How to Save Time, Stay Focused, and Be More Productive

time management

Save time. Stay focused. Be more productive.

Lofty goals for a 655 word how-to guide right? Not really when you realize these three objectives can easily be accomplished by learning a little time management trick called time blocking.

I was having a conversation with my business partner, Josh, yesterday about our goals for the week. We came to the realization that if we were faithfully time blocking our days, we’d accomplish in 5 hours what we normally allotted 8 hours for. I used to be a time blocking rock-star, but have fallen from grace a bit these past few months. This post is my recommitment to sound time management.

You’re coming along for the ride. Here’s how we do it…

Step 1. Prioritize

“Know what you need to do and do it. Know what you don’t need to do and don’t do it.”

Prioritizing is the essential piece of this puzzle.  Before you can properly block your time, you need to identify and put the most important things first. In my line of work (and yours too probably) business development is the most productive activity that I can engage in. It needs to happen everyday if I plan on paying my bills and eating. So, that comes first.

Maybe you have a project that’s due, a time critical task, or an urgent matter to address. You’ve got to prioritize these tasks so that they get your immediate and most focused attention. This is important because, as you work down the list, you naturally lose energy and focus.

Step 2. Map Out The Day

I typically keep my mornings free for business development time. I block out 9-11 for focused lead generation. Next, 11-12 is blocked for database work and follow-up communication. 12-1 is lunch. My afternoons are for meetings, consultations, or admin work.

Even my admin work gets blocked out. It’s important to set aside time for specific tasks and projects. I know that if I give myself 30 minutes to work on a specific marketing piece, I’ll get it done in that period. If left unrestrained, I’ll tinker with the thing indefinitely.

Step 3. Hold Your Time Accountable

When blocking out time to work on a task, define your objective in that time. Have a real, tangible result that you can walk away with. Be specific. Instead of setting 2 hours aside to ‘write hand-written notes,’ set 2 hours aside to ‘write 20 hand-written notes.’ That way, you’ll focus on the task as opposed to the time.

Constantly measure these results against the time allotted. You’ll find yourself working much more efficiently and finishing tasks with time to spare. This will free up space in your calendar for you to do other things or go home early. I like going home early.

Step 4. Schedule Alone Time

Michael Hyatt wrote a great post on this a few months back: Scheduling Time in the “Alone Zone.” It’s absolutely critical. I like to schedule little grace periods into my day. This flex time gives me a chance to catch my breath, reflect on the day, and refocus.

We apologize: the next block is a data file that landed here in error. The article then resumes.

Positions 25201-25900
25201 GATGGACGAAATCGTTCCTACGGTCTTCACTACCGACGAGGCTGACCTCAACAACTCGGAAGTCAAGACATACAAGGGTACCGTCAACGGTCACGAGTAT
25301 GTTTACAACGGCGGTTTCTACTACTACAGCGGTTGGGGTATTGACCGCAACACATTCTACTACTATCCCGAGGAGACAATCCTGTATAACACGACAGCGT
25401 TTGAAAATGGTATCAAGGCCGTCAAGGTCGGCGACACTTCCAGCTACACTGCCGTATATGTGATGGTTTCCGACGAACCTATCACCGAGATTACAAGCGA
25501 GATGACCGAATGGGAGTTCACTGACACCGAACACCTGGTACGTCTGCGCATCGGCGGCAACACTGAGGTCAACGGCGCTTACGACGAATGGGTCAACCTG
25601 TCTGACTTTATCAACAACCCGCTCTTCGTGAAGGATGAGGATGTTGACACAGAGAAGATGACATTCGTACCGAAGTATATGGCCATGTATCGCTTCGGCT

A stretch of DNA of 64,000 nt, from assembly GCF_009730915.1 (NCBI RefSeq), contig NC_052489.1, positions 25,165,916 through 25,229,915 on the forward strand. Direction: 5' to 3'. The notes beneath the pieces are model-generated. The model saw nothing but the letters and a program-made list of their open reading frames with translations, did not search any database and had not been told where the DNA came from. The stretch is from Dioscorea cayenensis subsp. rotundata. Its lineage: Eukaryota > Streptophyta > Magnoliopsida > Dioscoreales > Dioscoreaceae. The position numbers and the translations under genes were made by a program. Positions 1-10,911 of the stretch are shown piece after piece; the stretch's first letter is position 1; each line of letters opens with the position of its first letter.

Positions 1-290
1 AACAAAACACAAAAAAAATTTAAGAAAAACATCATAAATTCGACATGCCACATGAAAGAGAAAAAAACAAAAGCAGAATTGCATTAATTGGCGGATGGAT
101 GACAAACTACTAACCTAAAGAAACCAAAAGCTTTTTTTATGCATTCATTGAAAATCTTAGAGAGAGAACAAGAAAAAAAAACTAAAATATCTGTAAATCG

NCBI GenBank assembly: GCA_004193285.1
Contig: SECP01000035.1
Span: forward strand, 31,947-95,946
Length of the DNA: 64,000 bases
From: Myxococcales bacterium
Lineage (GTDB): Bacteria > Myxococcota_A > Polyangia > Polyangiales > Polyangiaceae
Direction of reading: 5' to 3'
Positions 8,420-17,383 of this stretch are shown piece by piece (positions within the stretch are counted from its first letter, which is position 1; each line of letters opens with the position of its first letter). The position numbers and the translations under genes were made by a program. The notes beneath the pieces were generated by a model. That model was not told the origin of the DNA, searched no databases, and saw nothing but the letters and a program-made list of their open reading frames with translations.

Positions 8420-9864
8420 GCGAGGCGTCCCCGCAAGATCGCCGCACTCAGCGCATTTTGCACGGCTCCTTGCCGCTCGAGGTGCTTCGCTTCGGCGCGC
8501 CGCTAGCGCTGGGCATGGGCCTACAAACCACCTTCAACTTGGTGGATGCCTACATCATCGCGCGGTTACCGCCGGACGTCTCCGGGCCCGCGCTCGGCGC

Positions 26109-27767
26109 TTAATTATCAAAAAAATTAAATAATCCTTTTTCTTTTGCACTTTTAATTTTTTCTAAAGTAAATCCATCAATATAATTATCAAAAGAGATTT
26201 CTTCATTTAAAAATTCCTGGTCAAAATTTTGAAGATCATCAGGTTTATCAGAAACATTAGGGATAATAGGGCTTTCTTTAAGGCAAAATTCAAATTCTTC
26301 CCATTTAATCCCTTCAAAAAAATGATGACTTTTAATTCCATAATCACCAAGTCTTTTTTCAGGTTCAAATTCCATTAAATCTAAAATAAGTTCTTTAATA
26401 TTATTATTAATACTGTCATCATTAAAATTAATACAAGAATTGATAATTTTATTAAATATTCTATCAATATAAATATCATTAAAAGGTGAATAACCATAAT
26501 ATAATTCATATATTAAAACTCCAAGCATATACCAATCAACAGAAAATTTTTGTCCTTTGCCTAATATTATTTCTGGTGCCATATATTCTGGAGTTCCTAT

Also, I’ll schedule appointments with myself to work on personal projects, write blog posts, read, think, and pray. Don’t skip this step if you value  your health and mental well-being.

Step 5. Keep Your Schedule Sacred

Don’t allow outside influences to come in and mess with your schedule.

  • Turn your phone off.
  • Logout of Facebook and Twitter.
  • Close your email client.
  • Lock your office door.

The key to this whole concept is to block out your time and stick to the schedule! If you don’t get the less important tasks done, don’t sweat it. Odds are, they didn’t need to get done today anyway. Assess your schedule for the next day and revisit those tasks when possible.

The Reward

  • Enjoy the abundance of spare time you’ll find in your schedule.
  • Marvel at the amount of focus and precision you put into your work.
  • Smile when you realize how much more productive you’ve become.

Time blocking works. I promise.

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  • http://theperkinsblog.net MichaelDPerkins

    #5 is the hardest for me. I did it on Saturday for 14 hours and go a lot accomplished.

    • http://kennysilva.net Kenny Silva

      #5 is where I fall down as well. As you discovered, however, its the one that will help us really get control of our time and productivity.

  • cshell

    You sure your business partner isn’t Brian Buffini? ;)

    Good tips, i’ve always been pretty good with time management, i think you can get sucked into your “schedule” too much at times and loose focus of reality…common sense goes along way for me when dealing with time issues.

    • http://kennysilva.net Kenny Silva

      That’s very true. Those ‘grace periods’ I talked about are important tools that I use to keep from getting so sucked in that I forget the world around me. It’s important to keep that flex time in there so that you do have some flexibility in there to handle reality as it comes.

  • http://twitter.com/courtenayrogers Courtenay Rogers

    Kenny, you are so darn smart! I am gonna try this. When I make my first million, I will buy you a miller lite:)

    • http://kennysilva.net Kenny Silva

      Can I have two? ;) Thanks for stopping by, Courtenay!

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  • http://twitter.com/chrisoldcorn Chris Oldcorn

    Great article. Time management is so important with all the distractions around us.

    • http://kennysilva.net Kenny Silva

      Thanks, Chris. It is. Even the most successful folks around us struggle with keeping their time under control.